An almost ridiculously strong cast and a witty script by the writer of Crazy Stupid Love make this silly film a lot more entertaining than it should be. As it playfully explores long friendships and the struggles of ageing, it turns into a four-sided bromance. So even if the film feels a little under-powered, it's still thoroughly charming.
At the centre are four lifelong buddies who are determined not to grow old. Paddy (De Niro) is trying to recover from grief over his wife's death, while Archie (Freeman) is tired of being fussed over by his son (Ealy) and Sam (Kline) hates living in a retirement community with his spirited wife (Gleason). So they jump on the chance to travel to Vegas for a stag weekend for their pal Billy (Douglas), who is marrying a woman (Blair) in her 30s. And getting together sparks their youthful sense of mischief as they plan a lavish party. Especially when two of them begin to fall for lounge singer Diana (Steenburgen).
Having five Oscar winners in the lead roles gives considerable oomph to the whole project, as these seasoned veterans bring out engaging details of their characters. Douglas has the safest role as a hapless lover-boy, while De Niro does the emotional heavy lifting and Kline endures the cheapest jokes (because his wife has given him a "free pass" for the weekend). Meanwhile, Freeman is clearly having the most fun: cool and relaxed with a naughty glint in his eye. And Steenburgen provides some badly needed female feistiness.
Continue reading: Last Vegas Review
Producers of 'Political Animals' have officially decided not to release any more episodes of the mini-series having considered for a time extending it to at least another series.
The USA Network political drama starring Sigourney Weaver as a divorced First Lady, governor of Illinois and Secretary of State was created by Greg Berlanti famed for producing superhero movie 'Green Lantern' and TV comedy drama 'Dirty Sexy Money'. It ran for 6 episodes from July to August and was originally only thought to be a limited series, however there was discussion about how many more stories could be squeezed out of it. 'We are proud of 'Political Animals', our miniseries that attracted critical acclaim and impacted the cultural conversation this summer', USA Network said in an official statement. 'It was a pleasure to work with Greg Berlanti and Laurence Mark [producer] and a powerful cast led by Sigourney Weaver. We look forward to collaborating again with these immensely talented creatives.'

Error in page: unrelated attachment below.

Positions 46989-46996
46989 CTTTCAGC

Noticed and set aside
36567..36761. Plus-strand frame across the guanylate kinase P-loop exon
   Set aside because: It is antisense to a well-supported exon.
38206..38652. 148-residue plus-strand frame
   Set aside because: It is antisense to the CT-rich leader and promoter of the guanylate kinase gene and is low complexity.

Berlanti recently posted a Tweet regarding the support he's received over the TV show: 'Thanks everyone for the nice tweets regarding Political Animals. It remains one of the best and most rewarding experiences of my life. The cast, the crew, writers, studio and USA were all a dream to work with. We all got to make what we set out to. Couldn't be more proud!'
If you've seen the trailer, you know the story. The local Bronx kids live in fear of "the window," a ghostlike man who stares down at them creepily while they shoot hoops. On a dare, young Jamal (Brown) sneaks into the place, finding it cluttered with books. He's given a scare and Jamal runs off, leaving his backpack behind.
Continue reading: Finding Forrester Review
A pair of sisters (Nora and Delia) collectively control the purse strings of many a woman and hold they keys to the heart of the modern romantic through two movies: Sleepless in Seattle and You've Got Mail. Nora Ephron (along with Meg Ryan), redefined delis and male-female interaction with 1989's When Harry Met Sally.... Both are the daughters of a screenwriting duo, children of The Industry, and have become higher-level powerbrokers than their parents ever were with a string of well publicized hits and soon forgotten misses that formed a winning streak that lasted up until now.
Continue reading: Hanging Up Review
As the camera probes into a crowded room of ballerinas spinning and dipping, a young blond is immediately isolated from the bunch. The male choreographer's assistant notes that the girl has poor form. The choreographer retorts, "Who cares, look at her." And with that the blonde, blue-eyed Jodie is given a spot in the American Ballet Academy, the Julliard of dancing.
Continue reading: Center Stage Review
Sure, there are plenty of pop star film vehicles out there -- from The Beatles' A Hard Day's Night to the Spice Girls' Spice World -- but none have been so vapidly pointless or laughable as Glitter. Everything about this complete tripe is ludicrous.
Continue reading: Glitter Review
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